Approaching Business Models from an Economic Perspective

Overview

Approaching Business Models from an Economic Perspective examines business model logic and explores the model from different aspects including definition, design, functionality, elements, and self-sustaining logic. It explains the essence and core elements of a business model and unlocks its mysteries, helping transform business model practices into an expedient set of theories that in turn facilitate application in real scenarios. The book explores the logic behind the six major elements and enables ...

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Overview

Approaching Business Models from an Economic Perspective examines business model logic and explores the model from different aspects including definition, design, functionality, elements, and self-sustaining logic. It explains the essence and core elements of a business model and unlocks its mysteries, helping transform business model practices into an expedient set of theories that in turn facilitate application in real scenarios. The book explores the logic behind the six major elements and enables entrepreneurs to study and implement business model theory and make decisions confidently based on a compelling logic. Moreover, it demonstrates through an array of convincing examples that a transaction structure and its six elements follow the principles of increasing transaction value, reducing transaction costs, and mitigating transaction risks.

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Product Details

  • ISBN-13: 9783642310225
  • Publisher: Springer Berlin Heidelberg
  • Publication date: 8/8/2012
  • Series: SpringerBriefs in Business Series
  • Edition description: 2013
  • Edition number: 1
  • Pages: 150
  • Product dimensions: 6.10 (w) x 9.00 (h) x 0.50 (d)

Table of Contents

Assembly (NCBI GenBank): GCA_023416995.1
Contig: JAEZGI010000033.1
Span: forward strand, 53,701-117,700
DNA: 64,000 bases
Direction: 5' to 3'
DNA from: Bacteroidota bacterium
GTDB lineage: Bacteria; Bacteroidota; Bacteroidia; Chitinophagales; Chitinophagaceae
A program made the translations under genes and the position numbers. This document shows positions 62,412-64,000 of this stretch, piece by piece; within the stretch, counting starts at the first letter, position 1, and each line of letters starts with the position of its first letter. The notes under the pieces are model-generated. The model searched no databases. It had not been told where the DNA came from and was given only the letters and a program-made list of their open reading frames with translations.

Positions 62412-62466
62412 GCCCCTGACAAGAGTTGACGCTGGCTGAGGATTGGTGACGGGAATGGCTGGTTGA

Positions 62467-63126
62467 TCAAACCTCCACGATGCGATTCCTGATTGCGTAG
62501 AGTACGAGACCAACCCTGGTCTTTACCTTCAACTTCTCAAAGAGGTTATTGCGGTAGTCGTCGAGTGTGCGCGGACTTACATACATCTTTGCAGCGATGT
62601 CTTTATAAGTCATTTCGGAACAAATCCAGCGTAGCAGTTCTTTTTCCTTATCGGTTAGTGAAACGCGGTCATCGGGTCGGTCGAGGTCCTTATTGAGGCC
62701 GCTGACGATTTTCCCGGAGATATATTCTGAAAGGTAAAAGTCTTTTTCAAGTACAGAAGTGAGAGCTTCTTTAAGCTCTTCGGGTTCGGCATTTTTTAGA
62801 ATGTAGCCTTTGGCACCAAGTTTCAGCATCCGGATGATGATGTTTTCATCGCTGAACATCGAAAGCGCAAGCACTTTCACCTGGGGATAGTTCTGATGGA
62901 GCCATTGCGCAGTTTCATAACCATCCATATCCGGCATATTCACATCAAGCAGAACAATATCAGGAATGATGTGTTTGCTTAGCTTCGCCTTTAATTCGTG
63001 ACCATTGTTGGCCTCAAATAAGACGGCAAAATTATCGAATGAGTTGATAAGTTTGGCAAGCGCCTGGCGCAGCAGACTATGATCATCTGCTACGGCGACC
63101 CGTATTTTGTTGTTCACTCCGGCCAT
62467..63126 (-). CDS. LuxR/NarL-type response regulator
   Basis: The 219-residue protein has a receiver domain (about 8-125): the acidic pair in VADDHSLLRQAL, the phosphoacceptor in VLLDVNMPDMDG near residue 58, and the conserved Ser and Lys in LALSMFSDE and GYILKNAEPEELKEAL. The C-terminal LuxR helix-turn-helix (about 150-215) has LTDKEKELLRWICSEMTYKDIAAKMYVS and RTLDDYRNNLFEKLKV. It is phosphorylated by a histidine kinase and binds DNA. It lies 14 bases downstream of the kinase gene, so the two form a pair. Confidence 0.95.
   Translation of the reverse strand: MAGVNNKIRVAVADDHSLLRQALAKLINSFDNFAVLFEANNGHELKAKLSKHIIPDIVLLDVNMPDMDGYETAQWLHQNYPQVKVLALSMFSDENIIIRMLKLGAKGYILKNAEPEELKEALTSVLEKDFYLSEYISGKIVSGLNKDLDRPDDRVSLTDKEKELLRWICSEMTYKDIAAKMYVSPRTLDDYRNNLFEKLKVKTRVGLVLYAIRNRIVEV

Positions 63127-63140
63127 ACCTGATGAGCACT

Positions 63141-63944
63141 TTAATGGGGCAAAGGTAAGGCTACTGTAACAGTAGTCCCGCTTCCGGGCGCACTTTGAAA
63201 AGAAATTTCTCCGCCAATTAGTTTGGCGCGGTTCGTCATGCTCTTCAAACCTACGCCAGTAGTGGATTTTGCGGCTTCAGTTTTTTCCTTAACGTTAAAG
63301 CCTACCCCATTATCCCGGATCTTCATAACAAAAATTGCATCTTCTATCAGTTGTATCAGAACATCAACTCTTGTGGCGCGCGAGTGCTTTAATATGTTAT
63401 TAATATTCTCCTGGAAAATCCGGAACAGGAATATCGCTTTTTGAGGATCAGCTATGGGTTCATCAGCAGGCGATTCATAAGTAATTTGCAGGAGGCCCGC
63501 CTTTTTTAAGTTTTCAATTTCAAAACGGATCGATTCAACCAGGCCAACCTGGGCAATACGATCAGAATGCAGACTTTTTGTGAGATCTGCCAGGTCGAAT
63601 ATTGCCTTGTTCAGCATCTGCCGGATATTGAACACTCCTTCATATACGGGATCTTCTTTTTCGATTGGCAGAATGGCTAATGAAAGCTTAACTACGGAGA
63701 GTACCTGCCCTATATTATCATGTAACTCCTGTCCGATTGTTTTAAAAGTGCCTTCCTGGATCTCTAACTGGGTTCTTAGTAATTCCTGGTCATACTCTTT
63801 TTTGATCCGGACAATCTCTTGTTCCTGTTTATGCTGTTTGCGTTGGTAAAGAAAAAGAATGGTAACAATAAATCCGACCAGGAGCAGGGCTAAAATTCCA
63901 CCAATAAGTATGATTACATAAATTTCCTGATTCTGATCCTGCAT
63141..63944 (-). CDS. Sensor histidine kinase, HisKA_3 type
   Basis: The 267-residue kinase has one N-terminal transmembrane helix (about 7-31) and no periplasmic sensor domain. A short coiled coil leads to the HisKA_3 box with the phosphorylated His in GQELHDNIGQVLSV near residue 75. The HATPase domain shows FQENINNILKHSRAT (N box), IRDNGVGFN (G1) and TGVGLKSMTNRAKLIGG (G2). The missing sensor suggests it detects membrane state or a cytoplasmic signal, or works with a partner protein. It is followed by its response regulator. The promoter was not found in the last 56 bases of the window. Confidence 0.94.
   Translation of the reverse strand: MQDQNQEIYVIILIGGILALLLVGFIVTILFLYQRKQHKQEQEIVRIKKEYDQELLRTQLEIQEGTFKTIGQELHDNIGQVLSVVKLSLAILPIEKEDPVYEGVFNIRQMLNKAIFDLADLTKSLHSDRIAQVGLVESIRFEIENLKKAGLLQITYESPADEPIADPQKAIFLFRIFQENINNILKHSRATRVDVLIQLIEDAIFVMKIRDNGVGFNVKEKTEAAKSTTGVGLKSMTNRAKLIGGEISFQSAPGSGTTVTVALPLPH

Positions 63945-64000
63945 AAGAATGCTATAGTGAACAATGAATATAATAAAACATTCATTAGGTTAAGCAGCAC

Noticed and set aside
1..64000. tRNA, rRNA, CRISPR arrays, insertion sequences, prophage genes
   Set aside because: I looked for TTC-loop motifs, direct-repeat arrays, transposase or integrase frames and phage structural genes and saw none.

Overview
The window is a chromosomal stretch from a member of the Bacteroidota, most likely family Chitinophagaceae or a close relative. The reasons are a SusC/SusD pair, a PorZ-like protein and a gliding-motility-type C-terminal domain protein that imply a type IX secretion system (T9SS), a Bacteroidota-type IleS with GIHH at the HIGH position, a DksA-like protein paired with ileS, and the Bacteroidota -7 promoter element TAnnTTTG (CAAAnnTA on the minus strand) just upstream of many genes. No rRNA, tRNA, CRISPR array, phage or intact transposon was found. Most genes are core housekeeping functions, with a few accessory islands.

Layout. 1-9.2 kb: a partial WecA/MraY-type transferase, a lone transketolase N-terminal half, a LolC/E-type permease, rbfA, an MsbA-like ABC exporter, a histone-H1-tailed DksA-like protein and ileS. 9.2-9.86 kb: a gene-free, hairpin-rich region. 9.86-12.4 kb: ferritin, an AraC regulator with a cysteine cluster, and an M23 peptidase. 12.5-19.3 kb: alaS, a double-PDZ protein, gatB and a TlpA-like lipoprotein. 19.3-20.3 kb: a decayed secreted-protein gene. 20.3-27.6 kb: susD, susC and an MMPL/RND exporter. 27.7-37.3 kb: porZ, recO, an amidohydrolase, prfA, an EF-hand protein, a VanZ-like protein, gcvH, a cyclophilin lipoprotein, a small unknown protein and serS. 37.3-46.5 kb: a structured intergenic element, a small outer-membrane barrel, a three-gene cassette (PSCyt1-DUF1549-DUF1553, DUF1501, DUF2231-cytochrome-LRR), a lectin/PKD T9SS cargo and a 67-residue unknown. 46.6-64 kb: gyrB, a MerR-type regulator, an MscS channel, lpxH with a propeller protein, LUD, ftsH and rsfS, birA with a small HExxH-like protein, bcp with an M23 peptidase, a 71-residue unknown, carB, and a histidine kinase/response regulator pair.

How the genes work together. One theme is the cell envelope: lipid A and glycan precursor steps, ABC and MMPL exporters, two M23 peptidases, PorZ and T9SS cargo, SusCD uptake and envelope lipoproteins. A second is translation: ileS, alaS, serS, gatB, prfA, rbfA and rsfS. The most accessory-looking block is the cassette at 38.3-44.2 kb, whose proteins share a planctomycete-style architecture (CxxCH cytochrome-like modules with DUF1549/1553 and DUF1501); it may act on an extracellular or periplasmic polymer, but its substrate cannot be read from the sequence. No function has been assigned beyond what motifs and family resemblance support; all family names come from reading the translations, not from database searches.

1 Introduction: The Business Model and Transaction structure.- Transaction Value, Costs, and Risks in the Transaction structure.- The Six Elements of a Transaction structure.- From Discovery and Reconstruction to Interpretation and Competition and Design.- 2 Business Models and Transaction Value, Costs and Risks.- The Business Model: A Transaction structure for Stakeholders.- Maximizing Value with a Superior Business Model.-Dynamic Business Model Analysis.- The Six Elements of a Business Model.- Relationships and Differences between Business Models and Other Management Theories.- 3 The Business Model with Minimal Transaction Costs.- A Good Place to Start: Rural Cooperatives.- Production: Supplier Cooperative – Aalsmeer Flower Auction.- Service: Customer Cooperative – CUMA.- Service: Customer Cooperative –MIGROS.- Financing: Customer Cooperative – Rabobank.- The Second Example: Housing Cooperatives in Sweden.- The Third Example: Mondragon - Employee Cooperatives.- The Fourth Example: Various Non-Profit Organizations (No Owner).- The Fifth Example: Another Type of Charity Organization – Social Business.- Business Tradition in Shanxi – A Trade-off between Market Transactions and Ownership Transfer.- Business Model vs. Structurally Competitive Advantages.- 4 Business Model Positioning and Strategic Positioning.- Strategic Positioning and Marketing Positioning.- Business Model Positioning: Ways to Satisfy Stakeholder Needs.- Business Mode Positioning Analysis I: Property Transferring Rights.- Business Mode Positioning Analysis II: Transaction Process.- Business Mode Positioning Analysis III: Products, Services, Solutions or Profiting Tools.- 5 Profit Model One: Fixed-Income, Remaining-Profit and Profit-Sharing.- Fixed and Variable Contribution of Resources and Capabilities.- Fixed-Income, Remaining-Profit and Profit-Sharing Models.- Element One: Transaction Value.- Element Two: Transaction Costs.- Element Three: Capability to Bear Risks.-How to Determine Profit Models.- Combination of Profit Models.- Competition between Profit Models.- 6 Profit Model Two: Admission, Toll, Parking, Fuel and Sharing Fees.- Do They Create New Transaction Value?.- Do They Bring Down Transaction Costs?.- Do They Reduce Transaction Risks?.- Structural Differences based on Vendor Strength.- 7 Profit Model Three: Combined Pricing.- Product-Combined Pricing.- Two-Tier Pricing.- Razor-Blade and Blade-Razor.- End to End (E2E) Solutions.- Supermarket Shelf.- Consumer-Combined Pricing.- Cross Subsidization.- Batch Pricing.- Time-Of-Use Pricing.- 8 Profit Sources.- Which Resources and Capabilities Yield Profit?.- Who Create Profits?.- From PM0 to PM"x": Building a Value Ecosystem for Stakeholders.- Flexible Shifts Between Cost and Profit.- 9 Creating Value through Key Resources and Capabilities.- What Are Key Resource and Capabilities?.- How are Resources and Capabilities Obtained?.- How can High Value be Created with Key Resources and Capabilities?.- 10 Cash Flow Structure and Endogenous Finance.- Cash Flow Structure and Transaction Value, Costs and Risks.- Cash Flow Structure: Indicator of Dealing Structures.- Cash Flow Structure: Basis to Design Financial Tools.- Business Model and Endogenous Finance.- Appendix: Economic Definitions of Financial Tools.- 11 Platform-Based Business Models.- The Platform: More is Better.- Why choose a platform business model?.- Platform Profit Model: Sources of Income and Pricing Modes.- Sources of Income.- Pricing Mode.- Competition and Evolution for Digital Media Platforms.- 12 The Soft Integrated Business Model.- Soft Vertical Integration: BP Solar’s Strategy.- Soft Industry Chain Integration: Gold Wind’s Business Model Evolution.- Resources and Capabilities Required for ‘Soft Integration’.- Annex: Driving Factors of Integration Strategy.

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